Fall 2019 - BISC 326 D100

Biology of Algae and Fungi (3)

Class Number: 2720

Delivery Method: In Person


  • Course Times + Location:

    Tu, Th 11:30 AM – 12:20 PM
    AQ 5016, Burnaby

  • Exam Times + Location:

    Dec 10, 2019
    3:30 PM – 6:30 PM
    AQ 3005, Burnaby

  • Prerequisites:

    BISC 101 and 102 with a grade of C- or better.



A survey of form, function and phenetics.


This course provides students with a broad understanding of the biology and ecology of algae and fungi. In the first half, the large and diverse group of algae will be explored. The classification, life history, reproduction, and cellular/developmental biology of the major lineages are covered. Topics such as biotechnological applications, algae as food, harmful algal blooms, and current research on algae are also discussed. The course includes a mandatory weekend field trip to the Bamfield Marine Station held on Oct. 4 to 6, 2019. In the second half of the course, an overview of fungal organisms, their morphology and methods used for identification will be provided. The variety of roles of fungi in different ecosystems will be discussed. Additional topics to be reviewed include uses of fungi in food production, fungal pathogens of plants and humans, interactions of fungi with other organisms, uses of fungi as biological control agents, cultivation and identification of mushrooms, and fungi in forest ecosystems.


   Algal biology

  Introduction to algae
.  Prokaryotic algae (cyanobacteria)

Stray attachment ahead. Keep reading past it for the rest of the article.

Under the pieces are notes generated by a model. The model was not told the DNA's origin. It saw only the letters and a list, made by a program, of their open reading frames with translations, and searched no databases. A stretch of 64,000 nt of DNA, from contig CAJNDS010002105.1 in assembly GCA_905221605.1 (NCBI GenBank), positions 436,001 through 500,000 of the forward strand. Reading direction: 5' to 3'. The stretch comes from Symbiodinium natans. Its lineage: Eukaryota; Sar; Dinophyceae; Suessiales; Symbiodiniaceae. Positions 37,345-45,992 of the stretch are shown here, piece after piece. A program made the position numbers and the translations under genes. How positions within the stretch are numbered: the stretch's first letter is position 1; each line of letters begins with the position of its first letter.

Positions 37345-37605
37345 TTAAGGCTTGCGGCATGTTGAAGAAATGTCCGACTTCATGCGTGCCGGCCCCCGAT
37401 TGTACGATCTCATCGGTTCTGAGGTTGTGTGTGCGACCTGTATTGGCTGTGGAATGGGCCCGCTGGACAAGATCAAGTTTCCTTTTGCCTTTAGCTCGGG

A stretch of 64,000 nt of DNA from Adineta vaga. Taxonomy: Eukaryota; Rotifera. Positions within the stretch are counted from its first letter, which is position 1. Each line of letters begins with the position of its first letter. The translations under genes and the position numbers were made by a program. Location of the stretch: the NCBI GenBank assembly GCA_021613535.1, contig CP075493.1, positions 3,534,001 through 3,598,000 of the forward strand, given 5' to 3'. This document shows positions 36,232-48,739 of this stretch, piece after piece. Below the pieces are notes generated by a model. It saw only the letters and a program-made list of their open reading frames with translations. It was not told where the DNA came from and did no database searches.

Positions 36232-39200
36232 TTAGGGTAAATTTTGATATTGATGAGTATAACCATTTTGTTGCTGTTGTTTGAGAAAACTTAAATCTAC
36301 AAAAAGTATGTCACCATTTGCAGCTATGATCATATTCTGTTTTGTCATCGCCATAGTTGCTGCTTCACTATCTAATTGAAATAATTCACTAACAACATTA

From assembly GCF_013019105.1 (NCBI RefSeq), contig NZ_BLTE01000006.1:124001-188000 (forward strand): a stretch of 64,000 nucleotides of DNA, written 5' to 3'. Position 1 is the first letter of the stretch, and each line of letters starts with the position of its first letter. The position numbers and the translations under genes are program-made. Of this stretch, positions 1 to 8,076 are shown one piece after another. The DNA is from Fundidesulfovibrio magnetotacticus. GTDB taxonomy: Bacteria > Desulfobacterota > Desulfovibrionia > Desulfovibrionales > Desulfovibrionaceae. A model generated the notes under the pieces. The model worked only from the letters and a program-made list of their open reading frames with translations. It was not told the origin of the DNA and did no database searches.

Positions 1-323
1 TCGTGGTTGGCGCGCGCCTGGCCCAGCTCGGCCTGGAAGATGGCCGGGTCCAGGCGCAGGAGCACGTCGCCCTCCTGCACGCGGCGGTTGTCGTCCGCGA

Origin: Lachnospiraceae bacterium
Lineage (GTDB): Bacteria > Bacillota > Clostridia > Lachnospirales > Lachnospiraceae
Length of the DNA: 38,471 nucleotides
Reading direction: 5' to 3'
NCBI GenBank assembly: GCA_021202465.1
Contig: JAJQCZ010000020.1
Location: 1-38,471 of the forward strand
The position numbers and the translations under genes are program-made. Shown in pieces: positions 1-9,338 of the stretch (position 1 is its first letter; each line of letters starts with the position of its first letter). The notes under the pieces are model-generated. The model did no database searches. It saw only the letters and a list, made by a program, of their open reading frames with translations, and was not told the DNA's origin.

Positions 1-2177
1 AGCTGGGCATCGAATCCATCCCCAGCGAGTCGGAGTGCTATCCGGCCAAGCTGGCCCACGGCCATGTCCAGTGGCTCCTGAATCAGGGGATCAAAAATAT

.  Endosymbiosis and the origin of eukaryotic algae
.  Single-celled eukaryotic algae (Euglenoids, Dinoflagellates, Diatoms)
.  Macroalgae (brown, red and green algae)

   Fungal biology

.  Morphology and methods for identification
.  Role in nature and ecology of fungi
.  Pathogenic/beneficial associations
.  Human uses of fungi
.  Mushroom cultivation


  • Algae Lect. Midterm 20%
  • Algae Lab Exam 20%
  • Algae Term Paper 10%
  • Fungi Lect. Final Exam 30%
  • Fungal Term Paper 10%
  • Fungal Lab Exam 10%



Pacific Seaweeds, A Guide to Common Seaweeds of the West coast by Louis Druehl and Bridgette Clarkston.

Course hand-outs will be provided weekly and references to other textbooks given.

Registrar Notes:

SFU’s Academic Integrity web site http://www.sfu.ca/students/academicintegrity.html is filled with information on what is meant by academic dishonesty, where you can find resources to help with your studies and the consequences of cheating.  Check out the site for more information and videos that help explain the issues in plain English.

Each student is responsible for his or her conduct as it affects the University community.  Academic dishonesty, in whatever form, is ultimately destructive of the values of the University. Furthermore, it is unfair and discouraging to the majority of students who pursue their studies honestly. Scholarly integrity is required of all members of the University. http://www.sfu.ca/policies/gazette/student/s10-01.html